December 21, 2016 - Susan Rojo | Storytelling with Data

Data Win: Moneyball Your Hiring for Competitive Edge

Businesses using big data to win a competitive edge over their competition is nothing new. Rarely are there functions within organizations that don’t have a data component to them. Easily-quantifiable areas of business like sales, marketing, and operations have long used customized analytical systems to tweak business processes, planning, and procedures with the goal of increasing profits. As each new business function discovers, adopts, and implements big data analytics and visualization, data-savvy business leaders look for the next area that can potentially be boosted.  Moneyball

Over the last decade, with the example of Billy Beane’s Moneyball hiring “wins” as inspiration, heads of human resources departments have joined the quest for big data insights to guide their businesses. With hundreds of millions of workers in the US alone, payroll is often the biggest expense a company incurs. Hiring, firing, and promoting well can have a big impact on the bottom line. Even focusing just on hiring, the potential benefits are huge. Finding and hiring the right candidate for an open position has traditionally been done through posting a job description, sorting through an avalanche of resumes, conducting phone and in-person job interviews, tests, reference calls, and negotiations. Imagine having data to help streamline and improve the success rate of identifying the best candidates at the best time for them to be successfully recruited and hired at the optimal salary for a win-win position.

The idea behind Moneyball and the Oakland Athletic’s successful use of their players was to find new insights about the candidate pool and make data-informed decisions about who to hire and where to play them. The use of data analytics wasn’t new to baseball. People had been collecting stats on baseball for over a hundred years. The secret to the “Moneyball” approach wasn’t just running stats. It was about discovering the hidden value in employees that no one else (read “deep pocket” MLB teams) was going to pay big bucks for and taking advantage of that. The important point was to use data to maximize the human potential at their organization.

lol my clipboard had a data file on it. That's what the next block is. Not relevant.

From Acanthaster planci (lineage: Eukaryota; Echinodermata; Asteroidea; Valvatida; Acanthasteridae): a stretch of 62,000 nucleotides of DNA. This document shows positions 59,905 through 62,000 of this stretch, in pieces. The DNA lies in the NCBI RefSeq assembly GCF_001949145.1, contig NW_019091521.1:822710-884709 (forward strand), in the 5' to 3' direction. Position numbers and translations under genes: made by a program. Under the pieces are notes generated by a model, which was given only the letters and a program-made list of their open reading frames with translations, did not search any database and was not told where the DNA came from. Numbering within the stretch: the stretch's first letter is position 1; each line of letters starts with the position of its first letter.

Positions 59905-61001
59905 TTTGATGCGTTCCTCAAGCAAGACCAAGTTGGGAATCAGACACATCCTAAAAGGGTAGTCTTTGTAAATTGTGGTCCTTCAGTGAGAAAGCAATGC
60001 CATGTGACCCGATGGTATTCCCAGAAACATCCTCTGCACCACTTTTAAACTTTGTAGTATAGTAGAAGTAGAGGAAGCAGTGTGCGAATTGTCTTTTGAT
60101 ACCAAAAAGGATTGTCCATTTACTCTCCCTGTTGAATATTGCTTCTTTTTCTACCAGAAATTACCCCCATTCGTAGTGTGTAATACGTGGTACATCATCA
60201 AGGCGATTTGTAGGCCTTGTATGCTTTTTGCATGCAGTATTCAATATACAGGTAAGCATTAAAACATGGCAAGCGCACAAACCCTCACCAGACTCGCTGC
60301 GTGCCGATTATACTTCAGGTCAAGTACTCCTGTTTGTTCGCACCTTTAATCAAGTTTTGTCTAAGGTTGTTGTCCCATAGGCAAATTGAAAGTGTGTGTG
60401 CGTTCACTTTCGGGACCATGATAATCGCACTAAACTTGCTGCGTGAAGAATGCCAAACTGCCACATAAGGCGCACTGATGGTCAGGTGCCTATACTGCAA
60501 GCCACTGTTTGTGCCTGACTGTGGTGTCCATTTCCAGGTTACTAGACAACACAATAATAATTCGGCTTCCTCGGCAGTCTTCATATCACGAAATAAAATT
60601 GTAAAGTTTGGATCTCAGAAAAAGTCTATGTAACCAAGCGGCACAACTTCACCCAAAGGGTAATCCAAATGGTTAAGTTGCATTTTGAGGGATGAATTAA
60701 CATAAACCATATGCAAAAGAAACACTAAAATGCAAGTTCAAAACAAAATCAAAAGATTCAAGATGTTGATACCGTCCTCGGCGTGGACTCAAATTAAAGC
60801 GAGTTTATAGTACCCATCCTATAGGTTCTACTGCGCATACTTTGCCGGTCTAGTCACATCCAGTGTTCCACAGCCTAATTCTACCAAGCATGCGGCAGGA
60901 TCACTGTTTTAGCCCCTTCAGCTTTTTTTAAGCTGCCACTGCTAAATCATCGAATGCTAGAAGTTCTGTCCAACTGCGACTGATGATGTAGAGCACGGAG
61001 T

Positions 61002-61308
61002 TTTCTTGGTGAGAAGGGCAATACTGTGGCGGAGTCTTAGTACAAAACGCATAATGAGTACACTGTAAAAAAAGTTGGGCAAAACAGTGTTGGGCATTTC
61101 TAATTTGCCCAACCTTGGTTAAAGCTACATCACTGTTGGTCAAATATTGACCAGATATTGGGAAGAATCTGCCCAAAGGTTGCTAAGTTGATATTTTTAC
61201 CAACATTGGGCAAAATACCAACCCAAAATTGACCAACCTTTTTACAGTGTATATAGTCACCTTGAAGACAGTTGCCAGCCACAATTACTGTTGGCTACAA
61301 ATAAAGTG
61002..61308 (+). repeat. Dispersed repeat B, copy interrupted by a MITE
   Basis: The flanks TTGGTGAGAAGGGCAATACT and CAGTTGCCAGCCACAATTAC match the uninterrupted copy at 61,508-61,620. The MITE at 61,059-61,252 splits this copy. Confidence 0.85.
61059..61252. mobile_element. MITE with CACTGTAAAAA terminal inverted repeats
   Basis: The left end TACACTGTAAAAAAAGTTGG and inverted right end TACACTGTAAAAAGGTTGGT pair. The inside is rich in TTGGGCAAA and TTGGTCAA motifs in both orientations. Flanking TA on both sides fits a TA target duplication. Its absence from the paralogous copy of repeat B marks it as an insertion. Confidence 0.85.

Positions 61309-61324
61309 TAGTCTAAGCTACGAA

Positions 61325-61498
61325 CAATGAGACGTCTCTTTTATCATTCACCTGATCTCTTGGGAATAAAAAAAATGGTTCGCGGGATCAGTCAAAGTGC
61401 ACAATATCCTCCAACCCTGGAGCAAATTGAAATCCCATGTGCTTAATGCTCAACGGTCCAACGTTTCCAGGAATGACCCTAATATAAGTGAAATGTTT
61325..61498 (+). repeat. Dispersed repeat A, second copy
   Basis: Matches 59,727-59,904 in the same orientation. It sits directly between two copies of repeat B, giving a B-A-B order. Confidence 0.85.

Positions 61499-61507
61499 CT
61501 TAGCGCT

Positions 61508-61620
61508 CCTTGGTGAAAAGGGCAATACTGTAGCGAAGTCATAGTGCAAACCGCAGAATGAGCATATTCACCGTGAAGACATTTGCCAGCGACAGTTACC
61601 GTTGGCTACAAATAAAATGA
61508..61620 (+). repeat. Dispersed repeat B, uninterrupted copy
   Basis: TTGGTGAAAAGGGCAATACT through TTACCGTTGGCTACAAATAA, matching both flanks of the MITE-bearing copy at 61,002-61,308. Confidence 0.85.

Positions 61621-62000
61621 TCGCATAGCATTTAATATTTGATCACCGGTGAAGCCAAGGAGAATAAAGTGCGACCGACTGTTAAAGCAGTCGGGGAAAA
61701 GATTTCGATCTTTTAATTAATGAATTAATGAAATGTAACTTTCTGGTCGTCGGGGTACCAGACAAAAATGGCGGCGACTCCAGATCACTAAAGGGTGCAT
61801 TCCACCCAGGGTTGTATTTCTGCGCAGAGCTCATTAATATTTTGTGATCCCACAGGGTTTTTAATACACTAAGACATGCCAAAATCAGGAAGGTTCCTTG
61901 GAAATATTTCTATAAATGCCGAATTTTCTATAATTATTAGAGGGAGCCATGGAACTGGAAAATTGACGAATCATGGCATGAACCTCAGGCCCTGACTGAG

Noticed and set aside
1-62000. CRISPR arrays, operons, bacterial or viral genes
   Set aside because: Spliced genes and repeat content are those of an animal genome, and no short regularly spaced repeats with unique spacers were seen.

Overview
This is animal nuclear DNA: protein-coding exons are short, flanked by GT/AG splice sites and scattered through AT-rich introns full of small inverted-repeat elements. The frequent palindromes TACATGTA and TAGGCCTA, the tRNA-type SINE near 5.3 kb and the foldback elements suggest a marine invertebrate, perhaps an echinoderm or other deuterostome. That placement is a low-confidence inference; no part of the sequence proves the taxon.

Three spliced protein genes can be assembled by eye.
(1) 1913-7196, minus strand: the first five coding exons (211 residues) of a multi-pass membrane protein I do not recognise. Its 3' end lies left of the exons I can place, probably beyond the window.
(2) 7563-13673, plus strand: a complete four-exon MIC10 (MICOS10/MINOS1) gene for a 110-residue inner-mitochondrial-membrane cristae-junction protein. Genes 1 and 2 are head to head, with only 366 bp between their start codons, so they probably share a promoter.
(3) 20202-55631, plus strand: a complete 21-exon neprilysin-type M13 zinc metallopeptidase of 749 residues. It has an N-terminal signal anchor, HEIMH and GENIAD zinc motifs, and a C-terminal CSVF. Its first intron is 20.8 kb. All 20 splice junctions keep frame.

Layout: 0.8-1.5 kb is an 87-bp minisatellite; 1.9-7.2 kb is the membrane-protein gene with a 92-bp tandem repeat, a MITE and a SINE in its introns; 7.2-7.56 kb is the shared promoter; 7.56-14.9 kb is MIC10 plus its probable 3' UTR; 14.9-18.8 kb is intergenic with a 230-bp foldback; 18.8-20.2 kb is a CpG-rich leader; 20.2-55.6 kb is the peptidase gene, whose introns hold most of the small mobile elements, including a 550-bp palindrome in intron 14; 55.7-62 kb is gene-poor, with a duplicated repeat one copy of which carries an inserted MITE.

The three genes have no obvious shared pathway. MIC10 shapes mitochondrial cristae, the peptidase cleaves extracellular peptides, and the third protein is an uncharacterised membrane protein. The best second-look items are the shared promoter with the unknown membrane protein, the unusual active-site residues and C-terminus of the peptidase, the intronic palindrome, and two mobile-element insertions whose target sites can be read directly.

While some companies like Google and Starbucks have embraced the use of analytics in human resources with varying degrees of success, most organizations still rely primarily on gut feelings (whether they admit it or not) to hire, fire, and promote their employees. When it comes down to it, people fear that the “human” in human resources is being taken away when data analytic are introduced.

Evan Sinar knows a thing or two about the crossroad of human resources and data analytics. He’s the chief scientist and vice president of Development Dimensions International, a company focused on developing, growing, selecting, and identifying leaders. In the latest edition of our Hadooponomics podcast, he discusses the many issues inherent in bringing data analytics to human resources departments. One of the more interesting aspects of bringing data analytics to human resources is the pull between the data and gut instinct of an expert.

“There’s been an immense amount of research into showing the inputs to decisions. And then if you track the effectiveness of those decisions, what’s the role that an algorithm or a formula can play versus expert judgment sitting on top of that.  And the main finding that you come up with is that, over time, the algorithmically driven decision will almost always be more effective.  But that doesn’t mean in every case it will be because there’s always a role for expert judgment.”

It might sound harsh to replace gut instincts with data-backed decisions, but the ability to make our conclusions better by having data to support them makes good business sense. At the same time, data is worthless without asking the right questions. Finding the right questions to ask takes expertise and creativity. Interpreting the data and communicating those insights in a way that makes sense to the organization also takes creativity that can’t yet be found in an algorithm.

To hear more of Evan Sinar’s commentary, check out: Hadooponomics Episode 17 – Data and Decision Makers: The Human “Resources” for Big Data in HR. The Hadooponomics Podcast series is produced by Blue Hill Research in partnership with Arcadia Data. You can listen to prior episodes here.


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